“There’s a sense that for many of these people, keeping them locked up could be a death sentence. They weren’t sentenced to death,” Gelb said.

In Alabama, Department of Corrections Commissioner Jeff Dunn placed a 30-day moratorium on inmate transfers between county jails and state prisons. He told a state legislative committee this week his department is actively looking for potential field hospitals for inmates who might become ill, even though the state corrections system has yet to see its first confirmed case.

Cities like Albuquerque, New Orleans and St. Louis have released some nonviolent and low-level offenders early. In New Orleans, police are arresting far fewer people for things like low-level drug crimes, said Jeff Asher, a public safety consultant who works with the city council.

The inmates themselves in many cases are put at risk from the very guards who are supposed to protect them.

At least 62 people who work in California state prisons have tested positive for the virus, as have 17 inmates across four facilities. Three staffers at the Federal Correctional Institute in Yazoo City, Miss., have tested positive, and now 25 inmates have the virus too. Kentucky Gov. Andy Beshear (D) said this week that five staffers and nine inmates at a correctional complex had tested positive.

“The way that our prison facilities are set up makes us want to prevent the coronavirus from getting into any of them,” Beshear told reporters during a briefing. “We are doing everything we can to quarantine and move those that have tested positive and or been in close contact with those that have tested positive to other areas.”

Generally, the mortality rates in prison populations are lower than in the overall population, Gelb said, largely because inmates have less access to things that cause accidental death — they can’t get in car accidents, and access to the drugs that cause so many overdoses around the country is severely curtailed, if not eliminated altogether.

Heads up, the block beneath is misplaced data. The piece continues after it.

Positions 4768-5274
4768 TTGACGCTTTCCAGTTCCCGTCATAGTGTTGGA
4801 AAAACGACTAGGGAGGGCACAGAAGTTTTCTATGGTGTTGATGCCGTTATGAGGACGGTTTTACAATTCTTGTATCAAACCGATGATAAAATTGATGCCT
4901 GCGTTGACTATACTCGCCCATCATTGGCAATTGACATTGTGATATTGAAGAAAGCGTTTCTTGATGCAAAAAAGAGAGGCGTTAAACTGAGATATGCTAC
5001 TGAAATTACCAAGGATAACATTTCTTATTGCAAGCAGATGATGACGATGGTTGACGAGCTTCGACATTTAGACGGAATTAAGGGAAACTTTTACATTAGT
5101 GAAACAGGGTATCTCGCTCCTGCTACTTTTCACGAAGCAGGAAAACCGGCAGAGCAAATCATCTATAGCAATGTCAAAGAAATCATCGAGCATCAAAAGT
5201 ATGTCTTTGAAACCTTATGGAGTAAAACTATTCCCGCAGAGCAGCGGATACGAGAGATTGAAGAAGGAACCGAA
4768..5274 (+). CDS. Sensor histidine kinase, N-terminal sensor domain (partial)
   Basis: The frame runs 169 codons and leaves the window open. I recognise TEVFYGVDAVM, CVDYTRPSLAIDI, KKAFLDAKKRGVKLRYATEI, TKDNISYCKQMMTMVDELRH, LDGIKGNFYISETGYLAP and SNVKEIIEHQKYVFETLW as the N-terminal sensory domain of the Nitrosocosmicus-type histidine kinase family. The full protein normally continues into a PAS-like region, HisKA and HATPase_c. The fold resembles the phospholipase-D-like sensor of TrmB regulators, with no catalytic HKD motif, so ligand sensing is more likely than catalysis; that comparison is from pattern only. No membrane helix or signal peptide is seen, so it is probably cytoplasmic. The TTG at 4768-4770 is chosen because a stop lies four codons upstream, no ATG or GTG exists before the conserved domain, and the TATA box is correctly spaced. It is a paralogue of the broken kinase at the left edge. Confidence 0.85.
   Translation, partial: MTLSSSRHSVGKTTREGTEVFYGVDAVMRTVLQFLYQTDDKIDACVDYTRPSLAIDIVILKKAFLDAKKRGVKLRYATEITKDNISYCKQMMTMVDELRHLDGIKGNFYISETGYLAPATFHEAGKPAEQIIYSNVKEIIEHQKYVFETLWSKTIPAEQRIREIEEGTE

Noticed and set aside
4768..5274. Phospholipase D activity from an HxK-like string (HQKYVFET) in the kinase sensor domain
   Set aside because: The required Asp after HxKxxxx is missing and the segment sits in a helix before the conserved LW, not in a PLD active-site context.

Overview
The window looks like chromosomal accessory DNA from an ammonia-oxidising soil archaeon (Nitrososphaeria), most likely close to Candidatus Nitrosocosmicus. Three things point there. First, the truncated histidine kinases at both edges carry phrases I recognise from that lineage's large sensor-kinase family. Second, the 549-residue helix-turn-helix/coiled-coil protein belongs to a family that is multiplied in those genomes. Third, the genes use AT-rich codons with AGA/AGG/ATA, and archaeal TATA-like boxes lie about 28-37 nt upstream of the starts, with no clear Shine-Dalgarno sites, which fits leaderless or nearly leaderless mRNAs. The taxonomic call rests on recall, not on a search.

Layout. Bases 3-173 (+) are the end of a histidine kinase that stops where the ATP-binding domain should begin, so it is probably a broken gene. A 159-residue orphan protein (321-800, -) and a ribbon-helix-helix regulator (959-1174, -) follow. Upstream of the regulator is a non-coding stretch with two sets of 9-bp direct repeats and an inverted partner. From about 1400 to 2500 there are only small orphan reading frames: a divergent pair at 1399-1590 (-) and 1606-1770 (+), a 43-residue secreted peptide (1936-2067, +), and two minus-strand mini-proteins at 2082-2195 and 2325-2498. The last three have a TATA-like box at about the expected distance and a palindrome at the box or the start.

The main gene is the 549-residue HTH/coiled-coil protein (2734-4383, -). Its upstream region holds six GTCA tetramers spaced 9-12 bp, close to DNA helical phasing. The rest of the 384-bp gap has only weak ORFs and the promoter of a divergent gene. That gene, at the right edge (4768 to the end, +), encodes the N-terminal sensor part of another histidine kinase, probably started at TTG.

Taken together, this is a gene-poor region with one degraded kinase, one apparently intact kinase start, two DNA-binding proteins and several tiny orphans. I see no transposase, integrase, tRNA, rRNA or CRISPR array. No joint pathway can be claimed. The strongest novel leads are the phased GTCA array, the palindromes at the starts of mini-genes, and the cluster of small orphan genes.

But the area in which the prison population is more at risk is the one vulnerability that the coronavirus exploits: Prisoners are far more likely to suffer from respiratory diseases than the general public, Gelb said.

At the same time, incarcerated populations are helping in the fight against the coronavirus. Inmates in Pennsylvania have already made 185,000 cloth masks for Department of Corrections employees and their fellow prisoners, along with disinfectant, gowns and antibacterial soap.

Overall, the new push to get prisoners out of incarceration is an unexpected echo of bipartisan efforts in recent years to reform the criminal justice system, perhaps the most significant reform measure President Trump has signed — before the package of relief bills aimed at combating the coronavirus.

“It’s weird that we’re in this moment of looking at criminal justice reform and bail reform as experiments,” Asher said. “They’re thrust in the limelight as policies that are necessary from a public health standpoint.”

Tags Coronavirus COVID-19 Donald Trump jails Michelle Lujan Grisham Outbreak Pandemic prisons William Barr